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Many of the questions we had about him COVID-19 at the beginning of the pandemic they have been resolved over the months. Today, about two years after the first cases in China, several countries are already vaccinating their population and are facing new waves, but now with new tools to deal with the virus.

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Thanks to science we have known, for example, which are the populations most at risk, how important vaccines are to save lives and avoid saturation of the health system and how SARS-CoV-2 is transmitted.

Although in recent months the cases and deaths from COVID-19 have remained low, the Minister of Health Hernando Cevallos has reported a worrying increase in positives: “We are advancing dangerously in a growth of cases, we can’t speak we’re in a third wave yetBut you do have to be very careful, especially because the holidays are coming and we don’t want it to generate the problems we’ve already had ”.

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In this note, we summarize what we know about the disease so far:

We know how the virus is transmitted

Airborne droplets and aerosols can transmit the virus.  (GETTY)
Airborne droplets and aerosols can transmit the virus. (GETTY)

At the beginning of the pandemic, the focus was on transmission through respiratory surfaces and droplets that people expel by coughing or sneezing. Therefore, it was recommended social distance and the use of masks, since they could not travel beyond two meters, and the danger was considerably reduced if a mask was used.

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Over the months, the researchers analyzed outbreaks that could not be explained by these elements alone. So, airborne transmission emerged as a possibility. Aerosols, small particles expelled when speaking that remain in the immediate environment of the infected person, were identified as responsible, and then more and more evidence pointed to this as a major vehicle for contagion. The experts asked to give it due importance.

Now, bodies like the US Centers for Disease Control and Prevention. support airborne transmission: “COVID-19 spreads when an infected person exhales droplets and respiratory particles very small that contain the virus ”. The WHO did the same after more than 200 scientists urged the institution to give due importance to this route of transmission.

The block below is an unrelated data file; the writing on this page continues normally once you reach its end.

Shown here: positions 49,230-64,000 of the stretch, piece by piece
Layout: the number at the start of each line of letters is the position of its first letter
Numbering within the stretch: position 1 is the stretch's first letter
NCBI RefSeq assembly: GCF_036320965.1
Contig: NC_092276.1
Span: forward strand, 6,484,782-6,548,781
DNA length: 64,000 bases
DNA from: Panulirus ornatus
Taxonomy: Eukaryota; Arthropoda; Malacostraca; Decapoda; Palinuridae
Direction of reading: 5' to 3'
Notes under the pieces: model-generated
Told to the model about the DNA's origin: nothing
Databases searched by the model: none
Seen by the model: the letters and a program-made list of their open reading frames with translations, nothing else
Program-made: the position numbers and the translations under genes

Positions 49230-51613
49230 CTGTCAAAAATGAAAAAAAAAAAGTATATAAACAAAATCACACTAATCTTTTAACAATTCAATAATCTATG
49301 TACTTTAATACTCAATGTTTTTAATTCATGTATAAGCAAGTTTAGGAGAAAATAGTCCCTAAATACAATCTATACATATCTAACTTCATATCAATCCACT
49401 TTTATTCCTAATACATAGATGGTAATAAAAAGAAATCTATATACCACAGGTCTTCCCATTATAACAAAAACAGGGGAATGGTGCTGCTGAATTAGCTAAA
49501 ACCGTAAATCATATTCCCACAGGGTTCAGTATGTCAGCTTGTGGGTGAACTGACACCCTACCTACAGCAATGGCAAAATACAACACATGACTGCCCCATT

In this way, to the use of masks, social distance and hygiene, the importance of the ventilation of closed spaces to prevent aerosols from concentrating in one place and infecting people.

“Environmental and technical controls are essential to reduce the concentration of infectious respiratory aerosols (ie nuclei of respiratory droplets) present in the air and the contamination of surfaces and objects”, points out WHO regarding the prevention of contagion.

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We already have vaccines

Health personnel prepare a dose of the Pfizer / BioNTech vaccine against the COVID-19 coronavirus in a private school in Quito on September 13, 2021. (RODRIGO BUENDIA / AFP).
Health personnel prepare a dose of the Pfizer / BioNTech vaccine against the COVID-19 coronavirus in a private school in Quito on September 13, 2021. (RODRIGO BUENDIA / AFP).

One of the most repeated phrases in recent months is that vaccines save lives. And this is a fact that has been known for decades, but made more sense during the COVID-19 pandemic.

Scientists knew from the beginning that vaccines would mark a turning point in the health crisis, which forced millions of people to stay at home and put health systems in emergency. Today, with several vaccines approved in the world, the different vaccination programs in the world show that immunization is the most effective health intervention available to face the coronavirus. In the world, 53.8% of the world’s population has received at least one dose of the vaccine COVID-19, according to the One world in Data platform of the University of Oxford.

The countries that made the most progress in immunization soon showed that the number of hospitalized and deceased fell dramatically. This is the case of Israel, the United Kingdom and Chile, for example. Although access is uneven, the data shows how efficient they can be. A report the CDC found that a vaccinated person was 11 times less likely to die and it is 10 times less likely to be hospitalized, even compared to the Delta variant, the most contagious to date.

Vaccine Efficacy for hospitalization
Modern 95%
Pfizer 80%
Johnson & Johnson 60%

[Fuente: CDC]